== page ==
A European court issued a landmark ruling today that condemned the CIA's so-called extraordinary renditions programs and bolstered those who say they were illegally kidnapped and tortured as part of an overzealous war on terrorism.
The European Court of Human Rights ruled that a German car salesman was a victim of torture and abuse, in a long-awaited victory for a man who had failed for years to get courts in the United States and Europe to recognize him as a victim.
Khaled El-Masri says he was kidnapped from Macedonia in 2003, mistaken for a terrorism suspect, then held and brutally interrogated at an Afghan prison known as the "Sand Pit" and run by the US Central Intelligence Agency for four months. He says that once US authorities realized he was not a threat, they illegally sent him to Albania and left him on a mountainside.
The European court, based in Strasbourg, France, ruled that Mr. El-Masri's account was "established beyond reasonable doubt" and that Macedonia "had been responsible for his torture and ill-treatment both in the country itself and after his transfer to the US authorities in the context of an extra-judicial rendition."
It said the government of Macedonia violated El-Masri's rights repeatedly and ordered it to pay €60,000 ($78,500) in damages. Macedonia's Justice Ministry said it would enforce the court ruling and pay El-Masri the damages.
United States officials have long since closed internal investigations into the El-Masri case, and the US administration of President Barack Obama has distanced itself from some counterterrorism activities conducted under former US President George W. Bush.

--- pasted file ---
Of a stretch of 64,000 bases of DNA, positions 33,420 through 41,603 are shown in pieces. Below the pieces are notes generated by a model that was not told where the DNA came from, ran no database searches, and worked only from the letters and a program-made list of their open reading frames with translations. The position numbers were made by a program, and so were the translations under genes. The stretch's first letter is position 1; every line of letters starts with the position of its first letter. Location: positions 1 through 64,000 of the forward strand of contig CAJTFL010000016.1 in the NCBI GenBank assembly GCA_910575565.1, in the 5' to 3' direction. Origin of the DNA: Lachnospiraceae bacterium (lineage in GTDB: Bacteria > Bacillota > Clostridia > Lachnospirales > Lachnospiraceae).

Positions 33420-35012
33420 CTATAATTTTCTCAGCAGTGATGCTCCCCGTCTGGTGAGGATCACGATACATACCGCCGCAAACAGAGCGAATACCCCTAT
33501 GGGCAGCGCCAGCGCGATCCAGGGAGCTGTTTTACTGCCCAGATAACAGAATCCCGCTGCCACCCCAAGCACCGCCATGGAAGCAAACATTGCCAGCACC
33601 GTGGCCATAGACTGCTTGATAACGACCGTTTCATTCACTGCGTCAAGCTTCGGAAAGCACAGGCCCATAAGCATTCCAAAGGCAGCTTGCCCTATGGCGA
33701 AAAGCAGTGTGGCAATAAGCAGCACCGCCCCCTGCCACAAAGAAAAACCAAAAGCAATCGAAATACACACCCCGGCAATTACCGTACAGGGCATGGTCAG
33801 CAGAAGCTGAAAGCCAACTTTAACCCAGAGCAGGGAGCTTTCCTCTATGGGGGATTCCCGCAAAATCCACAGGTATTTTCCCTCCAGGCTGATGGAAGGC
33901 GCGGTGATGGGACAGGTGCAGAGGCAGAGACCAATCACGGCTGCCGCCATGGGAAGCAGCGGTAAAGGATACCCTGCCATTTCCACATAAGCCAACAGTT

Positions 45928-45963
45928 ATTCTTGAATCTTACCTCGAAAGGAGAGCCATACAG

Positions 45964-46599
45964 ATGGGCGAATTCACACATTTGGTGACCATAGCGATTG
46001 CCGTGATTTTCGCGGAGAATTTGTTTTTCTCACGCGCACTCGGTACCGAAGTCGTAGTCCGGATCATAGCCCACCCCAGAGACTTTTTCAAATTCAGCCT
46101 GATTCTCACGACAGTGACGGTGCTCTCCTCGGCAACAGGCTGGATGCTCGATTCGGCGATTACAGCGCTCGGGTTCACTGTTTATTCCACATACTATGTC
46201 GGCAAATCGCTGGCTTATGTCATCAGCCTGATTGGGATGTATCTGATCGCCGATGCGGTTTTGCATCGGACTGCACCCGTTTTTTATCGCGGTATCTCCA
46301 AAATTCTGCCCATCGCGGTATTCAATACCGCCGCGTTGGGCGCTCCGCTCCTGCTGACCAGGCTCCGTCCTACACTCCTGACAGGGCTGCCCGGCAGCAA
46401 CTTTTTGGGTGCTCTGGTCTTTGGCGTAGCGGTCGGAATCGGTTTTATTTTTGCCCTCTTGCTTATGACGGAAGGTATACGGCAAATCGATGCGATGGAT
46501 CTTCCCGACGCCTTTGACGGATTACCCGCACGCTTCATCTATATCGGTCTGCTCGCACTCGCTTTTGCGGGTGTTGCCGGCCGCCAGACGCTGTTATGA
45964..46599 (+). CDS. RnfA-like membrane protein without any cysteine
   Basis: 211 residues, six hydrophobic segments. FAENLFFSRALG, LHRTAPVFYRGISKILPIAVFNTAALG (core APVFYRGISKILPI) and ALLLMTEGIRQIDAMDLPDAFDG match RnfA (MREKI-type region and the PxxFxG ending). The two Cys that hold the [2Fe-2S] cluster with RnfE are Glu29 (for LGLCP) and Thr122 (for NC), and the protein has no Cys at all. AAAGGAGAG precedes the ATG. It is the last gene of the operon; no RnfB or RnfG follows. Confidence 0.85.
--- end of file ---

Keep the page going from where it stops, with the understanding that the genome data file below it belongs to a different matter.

But several other legal cases are pending, from Britain to Hong Kong, involving people who say they were illegally detained in the CIA program. Its critics hope that Thursday's ruling will lead to court victories for other rendition victims.
The case focused on Macedonia's role in a single instance of wrongful capture. But it drew broader attention because of how sensitive the CIA extraordinary renditions were for Europe, at a time when the continent was in fear of terrorist attacks but divided over the Bush administration's methods of rooting out terrorism.
Those methods involved abducting and interrogating terror suspects — without court sanction — in the years following the Sept. 11, 2001, terrorist attacks. A 2007 Council of Europe probe accused 14 European governments of permitting the CIA to run detention centers or carry out rendition flights between 2002 and 2005.
The CIA declined to comment on today's ruling.
El-Masri's lawyer, Manfred Gnjidic, said he hoped the ruling would inspire El-Masri to resume contact with his lawyers and family, which he broke off after he was sentenced to two years in prison in 2010 for assaulting the mayor of the German town of Neu-Ulm.
"I hope this will give him a little bit more confidence again that even a little person who has come into a crime of great nations has the chance to have his rights," he said.
Macedonian authorities had argued that El-Masri was detained on suspicion of traveling with false documents, then traveled on his own to neighboring Kosovo – an argument the court called "utterly untenable."
Jim Goldston of the Open Society Institute said the ruling "serves as a wake-up call to the US government and judiciary to re-examine how the CIA has treated rendition victims. ... and offers an opportunity to re-examine the (US) position of looking forward instead of backward."
Goldston said that even if the ruling has no impact in the United States, courts in other countries are likely to take it into account. He expressed hope that it will encourage "victims who have been denied redress or have simply not come forward."
A UN special rapporteur on human rights, the American Civil Liberties Union, the International Committee of Jurists and Amnesty International were among others hailing the ruling as a long-awaited breakthrough.
The court's rulings are binding on the 47 member-states of the Council of Europe, the continent's human rights watchdog.